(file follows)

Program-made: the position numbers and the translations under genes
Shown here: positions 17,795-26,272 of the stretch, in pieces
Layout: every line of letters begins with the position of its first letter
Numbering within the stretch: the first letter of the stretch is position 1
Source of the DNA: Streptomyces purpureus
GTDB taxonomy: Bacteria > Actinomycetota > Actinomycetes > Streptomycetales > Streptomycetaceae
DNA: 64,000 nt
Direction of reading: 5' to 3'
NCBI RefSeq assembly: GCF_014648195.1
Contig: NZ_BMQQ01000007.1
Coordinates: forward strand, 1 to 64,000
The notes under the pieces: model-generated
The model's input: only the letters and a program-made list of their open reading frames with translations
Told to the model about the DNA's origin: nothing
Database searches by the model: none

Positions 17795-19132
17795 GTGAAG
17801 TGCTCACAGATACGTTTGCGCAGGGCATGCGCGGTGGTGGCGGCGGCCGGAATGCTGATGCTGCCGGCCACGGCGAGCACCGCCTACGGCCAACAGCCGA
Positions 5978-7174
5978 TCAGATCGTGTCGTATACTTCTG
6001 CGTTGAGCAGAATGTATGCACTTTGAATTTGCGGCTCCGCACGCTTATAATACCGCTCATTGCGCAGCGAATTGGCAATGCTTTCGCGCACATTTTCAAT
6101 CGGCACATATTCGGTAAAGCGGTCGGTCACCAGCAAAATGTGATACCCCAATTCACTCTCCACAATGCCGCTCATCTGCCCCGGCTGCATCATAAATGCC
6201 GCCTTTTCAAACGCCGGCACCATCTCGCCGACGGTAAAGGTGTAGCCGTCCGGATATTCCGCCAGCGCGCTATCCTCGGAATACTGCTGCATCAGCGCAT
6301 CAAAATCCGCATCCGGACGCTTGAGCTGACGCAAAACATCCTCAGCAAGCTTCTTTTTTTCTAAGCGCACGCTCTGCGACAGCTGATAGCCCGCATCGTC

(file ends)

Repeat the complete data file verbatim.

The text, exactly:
Program-made: the position numbers and the translations under genes
Shown here: positions 17,795-26,272 of the stretch, in pieces
Layout: every line of letters begins with the position of its first letter
Numbering within the stretch: the first letter of the stretch is position 1
Source of the DNA: Streptomyces purpureus
GTDB taxonomy: Bacteria > Actinomycetota > Actinomycetes > Streptomycetales > Streptomycetaceae
DNA: 64,000 nt
Direction of reading: 5' to 3'
NCBI RefSeq assembly: GCF_014648195.1
Contig: NZ_BMQQ01000007.1
Coordinates: forward strand, 1 to 64,000
The notes under the pieces: model-generated
The model's input: only the letters and a program-made list of their open reading frames with translations
Told to the model about the DNA's origin: nothing
Database searches by the model: none

Positions 17795-19132
17795 GTGAAG
17801 TGCTCACAGATACGTTTGCGCAGGGCATGCGCGGTGGTGGCGGCGGCCGGAATGCTGATGCTGCCGGCCACGGCGAGCACCGCCTACGGCCAACAGCCGA
Positions 5978-7174
5978 TCAGATCGTGTCGTATACTTCTG
6001 CGTTGAGCAGAATGTATGCACTTTGAATTTGCGGCTCCGCACGCTTATAATACCGCTCATTGCGCAGCGAATTGGCAATGCTTTCGCGCACATTTTCAAT
6101 CGGCACATATTCGGTAAAGCGGTCGGTCACCAGCAAAATGTGATACCCCAATTCACTCTCCACAATGCCGCTCATCTGCCCCGGCTGCATCATAAATGCC
6201 GCCTTTTCAAACGCCGGCACCATCTCGCCGACGGTAAAGGTGTAGCCGTCCGGATATTCCGCCAGCGCGCTATCCTCGGAATACTGCTGCATCAGCGCAT
6301 CAAAATCCGCATCCGGACGCTTGAGCTGACGCAAAACATCCTCAGCAAGCTTCTTTTTTTCTAAGCGCACGCTCTGCGACAGCTGATAGCCCGCATCGTC